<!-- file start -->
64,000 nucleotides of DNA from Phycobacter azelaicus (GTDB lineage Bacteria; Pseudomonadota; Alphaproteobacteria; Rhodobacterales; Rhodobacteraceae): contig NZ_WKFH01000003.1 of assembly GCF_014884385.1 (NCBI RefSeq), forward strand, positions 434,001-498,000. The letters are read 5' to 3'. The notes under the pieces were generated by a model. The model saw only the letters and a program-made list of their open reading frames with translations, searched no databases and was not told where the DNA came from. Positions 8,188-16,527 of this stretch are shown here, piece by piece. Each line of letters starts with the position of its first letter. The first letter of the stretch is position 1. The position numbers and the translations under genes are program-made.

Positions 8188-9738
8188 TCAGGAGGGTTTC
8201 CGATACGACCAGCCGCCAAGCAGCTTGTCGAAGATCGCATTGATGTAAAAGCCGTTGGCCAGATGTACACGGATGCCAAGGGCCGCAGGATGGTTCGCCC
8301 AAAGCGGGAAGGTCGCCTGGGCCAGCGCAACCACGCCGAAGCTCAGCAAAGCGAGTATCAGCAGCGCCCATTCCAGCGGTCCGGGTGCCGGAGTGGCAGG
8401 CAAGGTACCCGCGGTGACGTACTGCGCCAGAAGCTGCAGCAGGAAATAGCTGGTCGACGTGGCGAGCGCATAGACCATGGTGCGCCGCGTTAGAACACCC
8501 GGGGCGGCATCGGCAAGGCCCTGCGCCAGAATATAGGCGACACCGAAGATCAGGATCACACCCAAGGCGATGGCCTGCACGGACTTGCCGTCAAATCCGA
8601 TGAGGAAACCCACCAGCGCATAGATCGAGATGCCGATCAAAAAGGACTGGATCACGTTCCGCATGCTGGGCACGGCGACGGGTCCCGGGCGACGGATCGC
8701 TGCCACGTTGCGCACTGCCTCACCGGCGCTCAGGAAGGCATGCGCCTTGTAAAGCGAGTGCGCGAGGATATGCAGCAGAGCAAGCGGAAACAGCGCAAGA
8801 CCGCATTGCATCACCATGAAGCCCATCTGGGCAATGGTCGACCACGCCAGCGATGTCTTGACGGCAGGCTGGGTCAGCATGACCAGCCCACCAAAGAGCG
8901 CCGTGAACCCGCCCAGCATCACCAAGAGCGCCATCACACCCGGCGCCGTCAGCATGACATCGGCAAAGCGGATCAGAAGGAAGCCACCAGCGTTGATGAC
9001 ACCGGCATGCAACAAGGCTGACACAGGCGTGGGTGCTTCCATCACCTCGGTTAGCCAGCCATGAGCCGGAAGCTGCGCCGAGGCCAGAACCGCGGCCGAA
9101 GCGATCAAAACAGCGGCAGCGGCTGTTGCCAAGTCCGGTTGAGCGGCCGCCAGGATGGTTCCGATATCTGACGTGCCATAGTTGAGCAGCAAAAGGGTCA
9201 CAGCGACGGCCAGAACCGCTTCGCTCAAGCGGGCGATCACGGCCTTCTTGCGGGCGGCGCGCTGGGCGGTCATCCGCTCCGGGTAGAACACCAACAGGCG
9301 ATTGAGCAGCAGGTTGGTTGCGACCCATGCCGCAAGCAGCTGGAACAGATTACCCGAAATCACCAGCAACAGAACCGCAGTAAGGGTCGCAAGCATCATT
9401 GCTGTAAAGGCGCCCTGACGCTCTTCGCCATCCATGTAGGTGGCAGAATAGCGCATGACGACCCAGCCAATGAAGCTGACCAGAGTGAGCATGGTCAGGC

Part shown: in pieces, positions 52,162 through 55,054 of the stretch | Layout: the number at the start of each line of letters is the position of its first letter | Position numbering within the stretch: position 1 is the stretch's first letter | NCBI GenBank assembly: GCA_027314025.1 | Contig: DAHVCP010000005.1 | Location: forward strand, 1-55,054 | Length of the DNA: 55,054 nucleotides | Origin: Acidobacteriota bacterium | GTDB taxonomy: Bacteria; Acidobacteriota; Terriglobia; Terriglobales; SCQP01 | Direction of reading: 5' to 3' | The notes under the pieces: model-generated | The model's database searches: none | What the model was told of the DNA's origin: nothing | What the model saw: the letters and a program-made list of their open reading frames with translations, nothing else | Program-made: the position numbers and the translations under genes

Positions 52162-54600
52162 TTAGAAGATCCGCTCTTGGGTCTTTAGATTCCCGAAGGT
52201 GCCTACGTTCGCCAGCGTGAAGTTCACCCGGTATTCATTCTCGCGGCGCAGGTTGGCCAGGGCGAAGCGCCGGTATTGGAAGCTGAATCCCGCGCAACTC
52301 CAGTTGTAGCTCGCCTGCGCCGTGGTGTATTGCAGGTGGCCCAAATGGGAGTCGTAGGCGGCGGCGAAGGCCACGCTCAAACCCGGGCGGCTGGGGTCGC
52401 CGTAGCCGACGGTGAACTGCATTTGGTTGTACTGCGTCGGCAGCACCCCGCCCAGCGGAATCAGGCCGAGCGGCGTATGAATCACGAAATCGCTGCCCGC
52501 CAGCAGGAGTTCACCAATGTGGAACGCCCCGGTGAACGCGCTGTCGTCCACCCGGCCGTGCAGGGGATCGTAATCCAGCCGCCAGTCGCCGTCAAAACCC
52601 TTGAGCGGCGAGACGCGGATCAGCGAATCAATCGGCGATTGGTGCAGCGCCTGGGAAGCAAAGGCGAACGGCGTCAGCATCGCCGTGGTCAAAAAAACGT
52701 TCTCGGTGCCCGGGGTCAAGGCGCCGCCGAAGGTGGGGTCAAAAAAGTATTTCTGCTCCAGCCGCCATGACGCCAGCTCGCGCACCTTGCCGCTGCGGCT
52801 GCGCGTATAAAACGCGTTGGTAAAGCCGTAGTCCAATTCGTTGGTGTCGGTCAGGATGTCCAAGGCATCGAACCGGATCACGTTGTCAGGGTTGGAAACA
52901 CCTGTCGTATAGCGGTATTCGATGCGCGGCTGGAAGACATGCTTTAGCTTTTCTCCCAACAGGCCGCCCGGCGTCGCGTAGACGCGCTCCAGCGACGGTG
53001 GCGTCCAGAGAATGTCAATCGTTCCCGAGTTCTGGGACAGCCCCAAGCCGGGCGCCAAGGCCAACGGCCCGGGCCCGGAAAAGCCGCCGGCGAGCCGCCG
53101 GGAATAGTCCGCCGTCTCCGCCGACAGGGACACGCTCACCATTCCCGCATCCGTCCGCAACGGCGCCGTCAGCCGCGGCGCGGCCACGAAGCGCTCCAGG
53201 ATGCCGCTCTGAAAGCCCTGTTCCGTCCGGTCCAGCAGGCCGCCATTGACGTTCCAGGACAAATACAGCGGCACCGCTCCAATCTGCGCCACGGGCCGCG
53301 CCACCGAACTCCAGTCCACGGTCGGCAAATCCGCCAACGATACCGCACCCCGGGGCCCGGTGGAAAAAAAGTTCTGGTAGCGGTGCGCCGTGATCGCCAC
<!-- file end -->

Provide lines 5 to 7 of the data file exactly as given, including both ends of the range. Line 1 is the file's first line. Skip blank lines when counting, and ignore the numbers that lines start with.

8301 AAAGCGGGAAGGTCGCCTGGGCCAGCGCAACCACGCCGAAGCTCAGCAAAGCGAGTATCAGCAGCGCCCATTCCAGCGGTCCGGGTGCCGGAGTGGCAGG
8401 CAAGGTACCCGCGGTGACGTACTGCGCCAGAAGCTGCAGCAGGAAATAGCTGGTCGACGTGGCGAGCGCATAGACCATGGTGCGCCGCGTTAGAACACCC
8501 GGGGCGGCATCGGCAAGGCCCTGCGCCAGAATATAGGCGACACCGAAGATCAGGATCACACCCAAGGCGATGGCCTGCACGGACTTGCCGTCAAATCCGA